Published online by Cambridge University Press: 08 September 2022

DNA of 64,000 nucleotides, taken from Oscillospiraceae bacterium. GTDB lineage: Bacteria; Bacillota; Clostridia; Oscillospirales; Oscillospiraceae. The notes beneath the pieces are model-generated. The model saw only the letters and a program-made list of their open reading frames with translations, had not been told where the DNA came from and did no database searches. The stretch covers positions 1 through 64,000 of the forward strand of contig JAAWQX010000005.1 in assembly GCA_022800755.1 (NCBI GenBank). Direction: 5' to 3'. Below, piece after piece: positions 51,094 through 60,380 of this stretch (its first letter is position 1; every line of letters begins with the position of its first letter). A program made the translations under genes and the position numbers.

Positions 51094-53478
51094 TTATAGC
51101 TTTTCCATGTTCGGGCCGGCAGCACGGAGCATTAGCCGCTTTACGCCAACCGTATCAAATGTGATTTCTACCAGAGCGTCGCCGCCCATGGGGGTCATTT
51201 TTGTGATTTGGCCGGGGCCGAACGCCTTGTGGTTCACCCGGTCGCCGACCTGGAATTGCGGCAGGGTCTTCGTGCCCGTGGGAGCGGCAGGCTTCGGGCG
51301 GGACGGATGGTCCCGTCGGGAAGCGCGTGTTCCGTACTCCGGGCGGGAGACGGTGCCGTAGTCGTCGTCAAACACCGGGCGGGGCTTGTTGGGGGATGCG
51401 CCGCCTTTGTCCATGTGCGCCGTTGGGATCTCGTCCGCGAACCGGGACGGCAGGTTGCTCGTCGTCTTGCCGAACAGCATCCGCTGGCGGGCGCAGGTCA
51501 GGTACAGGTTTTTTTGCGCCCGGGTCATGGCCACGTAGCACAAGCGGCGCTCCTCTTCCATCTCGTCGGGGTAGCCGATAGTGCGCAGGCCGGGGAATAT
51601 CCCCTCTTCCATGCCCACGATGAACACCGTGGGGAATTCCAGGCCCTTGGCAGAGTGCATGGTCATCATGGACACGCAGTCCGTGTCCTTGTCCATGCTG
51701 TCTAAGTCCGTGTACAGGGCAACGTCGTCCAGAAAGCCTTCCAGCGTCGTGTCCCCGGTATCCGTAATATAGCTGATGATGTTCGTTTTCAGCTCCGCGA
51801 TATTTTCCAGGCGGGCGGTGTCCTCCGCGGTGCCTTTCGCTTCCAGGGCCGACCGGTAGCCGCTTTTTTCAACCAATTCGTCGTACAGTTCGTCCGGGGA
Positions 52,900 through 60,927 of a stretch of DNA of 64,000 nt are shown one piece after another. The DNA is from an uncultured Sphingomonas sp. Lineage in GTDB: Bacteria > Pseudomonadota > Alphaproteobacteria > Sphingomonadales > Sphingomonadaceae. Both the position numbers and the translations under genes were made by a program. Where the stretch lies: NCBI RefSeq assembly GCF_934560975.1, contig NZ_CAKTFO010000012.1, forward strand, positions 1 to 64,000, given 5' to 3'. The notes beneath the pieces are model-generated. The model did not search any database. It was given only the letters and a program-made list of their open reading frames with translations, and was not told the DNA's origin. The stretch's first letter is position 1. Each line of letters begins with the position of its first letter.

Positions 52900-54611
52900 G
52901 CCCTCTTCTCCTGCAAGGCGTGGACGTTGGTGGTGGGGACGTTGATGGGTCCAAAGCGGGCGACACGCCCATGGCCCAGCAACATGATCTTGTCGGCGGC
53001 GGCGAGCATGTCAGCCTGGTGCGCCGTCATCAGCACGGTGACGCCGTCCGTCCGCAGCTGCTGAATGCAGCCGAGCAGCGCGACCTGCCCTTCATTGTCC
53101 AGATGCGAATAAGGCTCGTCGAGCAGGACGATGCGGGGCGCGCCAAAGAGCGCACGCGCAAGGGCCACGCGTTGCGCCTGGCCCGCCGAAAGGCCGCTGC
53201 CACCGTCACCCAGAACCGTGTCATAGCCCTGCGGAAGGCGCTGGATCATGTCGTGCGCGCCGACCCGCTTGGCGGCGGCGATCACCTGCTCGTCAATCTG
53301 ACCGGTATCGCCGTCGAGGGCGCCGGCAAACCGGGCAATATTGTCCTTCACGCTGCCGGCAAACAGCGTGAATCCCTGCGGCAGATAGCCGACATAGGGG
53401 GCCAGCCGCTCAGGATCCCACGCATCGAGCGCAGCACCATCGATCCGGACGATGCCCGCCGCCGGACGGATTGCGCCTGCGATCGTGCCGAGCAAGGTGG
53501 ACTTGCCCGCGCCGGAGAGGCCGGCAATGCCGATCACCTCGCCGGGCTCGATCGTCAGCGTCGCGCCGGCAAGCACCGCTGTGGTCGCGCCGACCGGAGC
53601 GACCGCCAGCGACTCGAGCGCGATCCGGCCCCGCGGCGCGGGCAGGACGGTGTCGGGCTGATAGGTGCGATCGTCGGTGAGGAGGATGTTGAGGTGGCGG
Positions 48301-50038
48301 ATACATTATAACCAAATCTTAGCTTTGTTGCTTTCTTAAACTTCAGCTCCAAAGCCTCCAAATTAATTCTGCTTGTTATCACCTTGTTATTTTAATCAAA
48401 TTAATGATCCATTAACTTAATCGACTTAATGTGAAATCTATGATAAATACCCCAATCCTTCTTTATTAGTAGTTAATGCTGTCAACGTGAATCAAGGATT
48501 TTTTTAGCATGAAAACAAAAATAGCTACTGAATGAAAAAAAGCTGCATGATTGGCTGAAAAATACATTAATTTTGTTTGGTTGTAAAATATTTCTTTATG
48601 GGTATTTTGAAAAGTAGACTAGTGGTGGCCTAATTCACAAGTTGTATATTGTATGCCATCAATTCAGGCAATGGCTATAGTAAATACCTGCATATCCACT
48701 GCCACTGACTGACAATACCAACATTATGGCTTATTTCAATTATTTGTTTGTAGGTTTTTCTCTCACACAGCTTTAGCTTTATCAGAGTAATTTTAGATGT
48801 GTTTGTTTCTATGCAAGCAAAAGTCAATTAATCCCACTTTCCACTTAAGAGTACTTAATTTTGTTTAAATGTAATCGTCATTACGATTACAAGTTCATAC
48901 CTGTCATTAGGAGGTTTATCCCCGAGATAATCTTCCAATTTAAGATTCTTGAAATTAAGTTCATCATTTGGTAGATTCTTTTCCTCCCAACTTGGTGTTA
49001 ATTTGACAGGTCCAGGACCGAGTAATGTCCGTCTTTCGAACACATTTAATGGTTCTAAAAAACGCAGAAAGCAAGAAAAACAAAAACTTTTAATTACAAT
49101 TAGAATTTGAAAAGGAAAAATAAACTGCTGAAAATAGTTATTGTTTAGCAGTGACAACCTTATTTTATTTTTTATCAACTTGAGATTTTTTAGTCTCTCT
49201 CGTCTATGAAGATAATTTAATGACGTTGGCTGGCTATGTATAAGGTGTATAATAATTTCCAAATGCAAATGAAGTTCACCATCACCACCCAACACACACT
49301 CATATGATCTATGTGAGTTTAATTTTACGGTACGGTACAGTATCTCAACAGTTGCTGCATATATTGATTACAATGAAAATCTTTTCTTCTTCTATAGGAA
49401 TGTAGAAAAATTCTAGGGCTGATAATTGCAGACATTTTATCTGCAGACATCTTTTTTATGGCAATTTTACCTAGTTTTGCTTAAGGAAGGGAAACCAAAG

The eighteenth and early nineteenth centuries saw a revival of interest in Welsh language and culture, and the chapter addresses this as it was reflected in music. The period saw flourishing activity from scholars and musicians in collecting, publishing and performing Welsh ‘traditional’ music, supported by newly formed Welsh and London-Welsh cultural societies. A number of important publications sought to capture Welsh music and present it to a wider public - particularly a fashionable London public - notably, Blind Parry’s Antient British Music (1742) and Edward Jones’s Musical and Poetical Relicks of the Welsh Bards (1784); while a more direct reflection of the Welsh oral tradition is found in the work of collectors such as Iolo Morganwg, John Jenkins ‘Ifor Ceri’ and Maria Jane Williams. Amidst this activity, two apparently contradictory but in fact related ideas were being pursued, sometimes simultaneously: an idea of the place of music in the deep antiquity of Welsh culture, and an idea of music as an expression of Welsh identity in modern Britain.